Consistent with findings from IBIS , a trend of greater health service utilisation with increased UI severity was observed, however, this did not achieve statistical significance in the present study. The low rate of prior surgical treatment in the study population may serve to mask the relationship between UI severity and resource use. In addition, patients were recruited through hospital urology clinics where a standard set of diagnostic and monitoring tests are ordered for patients presenting with OAB irrespective of UI severity. Furthermore, it is important to note that the sample size for KOBIS was determined based on power to detect changes in QOL measures. Consequently, the study likely lacked sufficient power to detect changes in secondary outcomes, particularly outcomes with larger variance such as the rate of co-morbidities and resource utilisation.
A potential limitation to this study is the cross-sectional design, which precludes the ability to make definitive causal inferences between UI severity and the outcomes examined. The study is also subjected to recall bias if patients’ ability to recall past events is influenced by the severity of their incontinence. The inclusion of only patients with UI due to idiopathic OAB precludes the applicability of findings in this study to other aetiologies of incontinence (eg, stress incontinence, neurogenic bladder disorders) Lastly, as KOBIS only recruited patients through urology clinics, the lack of patient recruitment from urogynaecologist practices or primary care clinics has the potential to introduce Berkson’s bias. However, the specialist referral system is not widely utilized in Korea, instead, the majority of patients self-refer to specialist clinics, which reduces the likelihood of selection bias related to referral patterns.
KOBIS is the first study to assess and demonstrate the impact of UI severity on QOL, resource use, and productivity in an Asian population with OAB. Accordingly, treatments that effectively reduce UI will likely improve patients’ QOL and reduce direct costs. The study analyses the collective effect of the four cardinal symptoms of OAB (ie, urinary urgency, frequency, incontinence, and nocturia). These results iterate urinary incontinence as the key contributor to the disease burden of OAB, while also highlighting the importance of treatments that address all aspects of OAB in order to maximise patient outcomes. While traditional treatments such as anti-cholinergic drugs are effective, compliance and use in patients are limited due to their unfavourable tolerability profiles. Therefore, treating clinicians could play a critical role in educating and offering patients effective and well-tolerated treatments options.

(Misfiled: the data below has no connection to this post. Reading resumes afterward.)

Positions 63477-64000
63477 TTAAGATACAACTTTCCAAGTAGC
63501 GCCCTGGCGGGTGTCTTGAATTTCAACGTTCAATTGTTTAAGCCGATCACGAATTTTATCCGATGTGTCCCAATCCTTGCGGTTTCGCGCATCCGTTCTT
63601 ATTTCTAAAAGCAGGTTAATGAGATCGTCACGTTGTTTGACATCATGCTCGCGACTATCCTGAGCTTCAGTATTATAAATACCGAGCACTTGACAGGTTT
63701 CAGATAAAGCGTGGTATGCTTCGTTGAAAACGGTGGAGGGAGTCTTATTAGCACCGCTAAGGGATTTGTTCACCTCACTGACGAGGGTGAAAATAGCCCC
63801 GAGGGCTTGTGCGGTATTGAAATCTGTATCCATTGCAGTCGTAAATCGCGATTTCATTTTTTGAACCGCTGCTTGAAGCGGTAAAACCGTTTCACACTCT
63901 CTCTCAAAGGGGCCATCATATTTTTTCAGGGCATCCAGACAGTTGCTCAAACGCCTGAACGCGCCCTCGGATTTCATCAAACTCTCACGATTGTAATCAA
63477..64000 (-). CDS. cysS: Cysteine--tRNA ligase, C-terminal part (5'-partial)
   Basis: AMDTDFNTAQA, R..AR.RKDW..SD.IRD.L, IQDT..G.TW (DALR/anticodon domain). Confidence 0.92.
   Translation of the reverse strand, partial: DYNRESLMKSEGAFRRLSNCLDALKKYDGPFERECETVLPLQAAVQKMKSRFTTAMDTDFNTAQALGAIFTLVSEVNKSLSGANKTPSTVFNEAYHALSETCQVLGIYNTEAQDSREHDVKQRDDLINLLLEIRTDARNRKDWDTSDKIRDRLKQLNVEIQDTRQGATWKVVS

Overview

Ethics, consent and permissions
The study was approved by the relevant institutional ethics review boards namely: Samsung Medical Center, Sungkyunkwan University School of Medicine Asan Medical Center, University of Ulsan College of Medicine Cheil General Hospital, Dankoo University College of Medicine Seoul National University Hospital Konkuk University School of Medicine, Konkuk University Medical Center Bucheon St. Mary's Hospital. All participants provided written consent prior to the administration of the questionnaire.
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The current project was funded by Allergan. Writing support for the initial draft was provided by Philipa Smith (PharmaCognos) and paid for by Allergan.
The current project was funded by Allergan Singapore Pte Ltd. K Ng, KJ Lee and JT Tan are employees of Allergan. KS Lee, MS Choo, JT Seo, SJ Oh, HG Kim, JC Kim are researchers to Allergan.
All authors were involved in the conception and design of the study. Acquisition of data was by KS Lee, MS Choo, JT Seo, SJ Oh, HG Kim, JC Kim. All Authors contributed to the analysis and interpretation of data. JT Tan and K Ng drafted the manuscript, with all authors providing critical revision of the manuscript for intellectual content. All authors read and approved the final manuscript.
Prevalence of co-morbidities occurring in >5 % of patients. Table S2. Patient OAB-related treatment history.